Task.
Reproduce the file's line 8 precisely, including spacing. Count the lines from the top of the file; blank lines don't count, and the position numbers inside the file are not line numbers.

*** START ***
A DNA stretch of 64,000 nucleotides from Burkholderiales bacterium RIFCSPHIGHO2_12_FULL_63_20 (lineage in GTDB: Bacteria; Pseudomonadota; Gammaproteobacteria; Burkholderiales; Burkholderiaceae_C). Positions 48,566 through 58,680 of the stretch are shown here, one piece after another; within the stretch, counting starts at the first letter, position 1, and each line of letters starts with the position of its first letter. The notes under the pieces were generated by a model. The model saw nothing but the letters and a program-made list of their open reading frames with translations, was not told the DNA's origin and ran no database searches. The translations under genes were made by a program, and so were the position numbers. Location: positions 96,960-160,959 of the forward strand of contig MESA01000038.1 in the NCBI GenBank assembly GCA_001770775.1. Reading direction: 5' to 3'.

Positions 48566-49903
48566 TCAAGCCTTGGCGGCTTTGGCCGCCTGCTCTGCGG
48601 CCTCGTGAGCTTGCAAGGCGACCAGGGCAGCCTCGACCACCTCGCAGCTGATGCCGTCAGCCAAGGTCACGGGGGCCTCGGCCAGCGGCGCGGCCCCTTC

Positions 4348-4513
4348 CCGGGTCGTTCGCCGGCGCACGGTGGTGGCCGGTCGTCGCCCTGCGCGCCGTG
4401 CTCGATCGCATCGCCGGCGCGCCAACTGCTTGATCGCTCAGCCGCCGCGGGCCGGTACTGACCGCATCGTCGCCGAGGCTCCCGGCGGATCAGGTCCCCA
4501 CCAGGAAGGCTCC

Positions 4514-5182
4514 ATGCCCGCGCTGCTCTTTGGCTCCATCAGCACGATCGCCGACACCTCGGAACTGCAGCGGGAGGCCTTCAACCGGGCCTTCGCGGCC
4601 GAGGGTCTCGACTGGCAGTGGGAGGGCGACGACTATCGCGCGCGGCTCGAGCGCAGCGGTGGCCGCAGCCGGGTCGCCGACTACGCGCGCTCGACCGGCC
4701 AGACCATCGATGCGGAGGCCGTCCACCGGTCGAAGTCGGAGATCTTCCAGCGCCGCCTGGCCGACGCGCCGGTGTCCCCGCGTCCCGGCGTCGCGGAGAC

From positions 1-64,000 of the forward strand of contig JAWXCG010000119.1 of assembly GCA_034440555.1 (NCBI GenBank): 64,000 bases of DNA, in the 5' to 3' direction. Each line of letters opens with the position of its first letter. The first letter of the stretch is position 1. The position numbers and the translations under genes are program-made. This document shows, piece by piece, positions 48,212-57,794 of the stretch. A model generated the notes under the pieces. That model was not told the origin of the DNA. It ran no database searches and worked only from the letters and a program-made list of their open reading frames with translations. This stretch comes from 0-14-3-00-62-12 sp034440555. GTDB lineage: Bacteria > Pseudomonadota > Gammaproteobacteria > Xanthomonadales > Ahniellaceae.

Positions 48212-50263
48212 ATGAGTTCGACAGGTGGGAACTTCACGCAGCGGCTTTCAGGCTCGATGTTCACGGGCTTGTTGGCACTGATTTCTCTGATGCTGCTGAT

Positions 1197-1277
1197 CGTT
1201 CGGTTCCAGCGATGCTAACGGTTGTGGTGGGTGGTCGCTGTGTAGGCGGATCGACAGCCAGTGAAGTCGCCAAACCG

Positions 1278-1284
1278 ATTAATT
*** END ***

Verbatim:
4501 CCAGGAAGGCTCC